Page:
There is no better business chat application than Microsoft Teams. The COVID-19 epidemic has brought it to the forefront as a vital area for businesses to continue to function properly. More than 270 million people use Teams each month. The pandemic has seen the number of platform users grow to 115 million by October 2020 and 145 million by April 2021, up from 75 million in April 2020. Since 2019, Gartner has seen a 44% increase in employee use of collaboration tools, with an expected overall adoption rate of 80% by 2021.
However, this widespread adoption of these technologies has made them vulnerable to a number of serious security flaws.
The Team app for Windows, Mac and Linux, for example, stores login tokens as plain text on the underlying device, as demonstrated by a study published yesterday by Vectra. This is important because it indicates that an attacker could get the authentication tokens along with other information if he successfully hacked the system on which the commands are installed. This flaw demonstrates the danger of relying on the security of consumer, public communication platforms to transmit sensitive business data such as IP addresses.
How dangerous is the vulnerability of Microsoft commands?
Communication tools such as commands have already been called out for lack of security. Avanan found an increase in cyberattacks launched using Microsoft commands earlier this year, with attackers spreading malware through conversations and platform channels. These new security flaws represent another flaw in programs designed to be used as enterprise-level communication platforms.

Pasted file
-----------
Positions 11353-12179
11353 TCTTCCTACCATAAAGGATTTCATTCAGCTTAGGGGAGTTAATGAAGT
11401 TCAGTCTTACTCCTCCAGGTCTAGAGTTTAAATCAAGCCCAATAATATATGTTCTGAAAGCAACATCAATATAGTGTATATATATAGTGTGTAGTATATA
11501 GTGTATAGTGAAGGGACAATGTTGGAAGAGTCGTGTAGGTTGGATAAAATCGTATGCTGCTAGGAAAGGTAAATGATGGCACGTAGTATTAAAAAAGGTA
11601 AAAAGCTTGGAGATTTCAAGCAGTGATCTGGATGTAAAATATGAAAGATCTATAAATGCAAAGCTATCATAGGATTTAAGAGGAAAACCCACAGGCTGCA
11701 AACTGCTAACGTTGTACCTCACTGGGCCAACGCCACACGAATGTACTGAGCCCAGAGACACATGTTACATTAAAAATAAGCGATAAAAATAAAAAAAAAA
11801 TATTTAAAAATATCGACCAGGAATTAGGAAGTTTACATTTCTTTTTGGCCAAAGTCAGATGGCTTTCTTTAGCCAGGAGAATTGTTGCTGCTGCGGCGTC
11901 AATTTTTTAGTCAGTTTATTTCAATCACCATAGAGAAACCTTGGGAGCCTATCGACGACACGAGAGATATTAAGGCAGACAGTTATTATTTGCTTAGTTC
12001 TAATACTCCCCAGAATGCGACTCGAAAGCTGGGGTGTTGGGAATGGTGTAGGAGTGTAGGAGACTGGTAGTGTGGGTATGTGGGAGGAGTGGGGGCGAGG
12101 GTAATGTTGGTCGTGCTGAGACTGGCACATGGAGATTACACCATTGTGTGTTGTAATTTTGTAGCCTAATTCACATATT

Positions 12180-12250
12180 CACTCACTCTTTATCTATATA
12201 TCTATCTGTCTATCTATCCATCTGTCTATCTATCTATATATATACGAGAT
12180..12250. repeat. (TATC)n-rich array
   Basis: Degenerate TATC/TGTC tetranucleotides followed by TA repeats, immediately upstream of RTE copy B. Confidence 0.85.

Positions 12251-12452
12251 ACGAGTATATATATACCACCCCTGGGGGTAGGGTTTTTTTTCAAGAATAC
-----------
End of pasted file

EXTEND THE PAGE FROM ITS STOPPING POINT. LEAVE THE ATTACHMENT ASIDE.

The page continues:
According to John Bambenek, chief threat hunter at Netenrich, the issue of attackers with local access collecting cookies and other site credentials remains unresolved. But that doesn’t diminish its importance. One of the main problems is that once an attacker gets a cookie, he can use it to impersonate that machine on any other device.
To prevent attacks on cookies and credential relays, Bambenek suggests that “developers and IT businesses supply these credentials encrypted with some unique local machine information.”
The problem with app collaboration
Unfortunately, even collaboration programs can have security flaws. They are susceptible to web attacks and phishing efforts, and they contain major vulnerabilities just like any other browser program. Some hashed passwords have been exposed for five years because of a bug in Slack that was only recently discovered. About a year before that, hackers used stolen cookies to break into EA Games’ internal messaging system, where they stole 780 GB of data, including the source code for Fifa 21.
It’s not that services like Slack or Microsoft are inherently unreliable, but that they are not updated often enough to keep up with the more sophisticated cyber-attacks and government-sponsored hacking campaigns targeting modern enterprises.
Yet many businesses still use these methods to transmit sensitive data, despite their known vulnerabilities. Veritas Technologies found that 71% of office workers worldwide admitted to using virtual collaboration tools to share confidential or highly sensitive information about the firm. So what options do businesses have?
Limiting the risks of collaborative applications
Vectra reported a new vulnerability in Teams to Microsoft in August, but the software giant didn’t think it was serious enough to merit a patch. In any case, businesses dealing with trade secrets or regulated information should exercise caution when using messaging applications that disclose sensitive information to the public. Nevertheless, they should not rely solely on stand-alone communications. However, this does mean that businesses need to establish strict safeguards to prevent leaks of confidential information.
While collaboration tools are indispensable in the current era of remote working, they also pose serious risks to an organization’s security and privacy if they are not used effectively, according to the Deloitte report. Organizations should monitor security risks, implement controls when possible, and prioritize services as these technologies continue to permeate all aspects of operations. Implementing content rules for platforms, building a web application firewall, and using Cloud Access Security Brokerage (CASB) solutions for data discovery are all examples of measures that can be put into practice.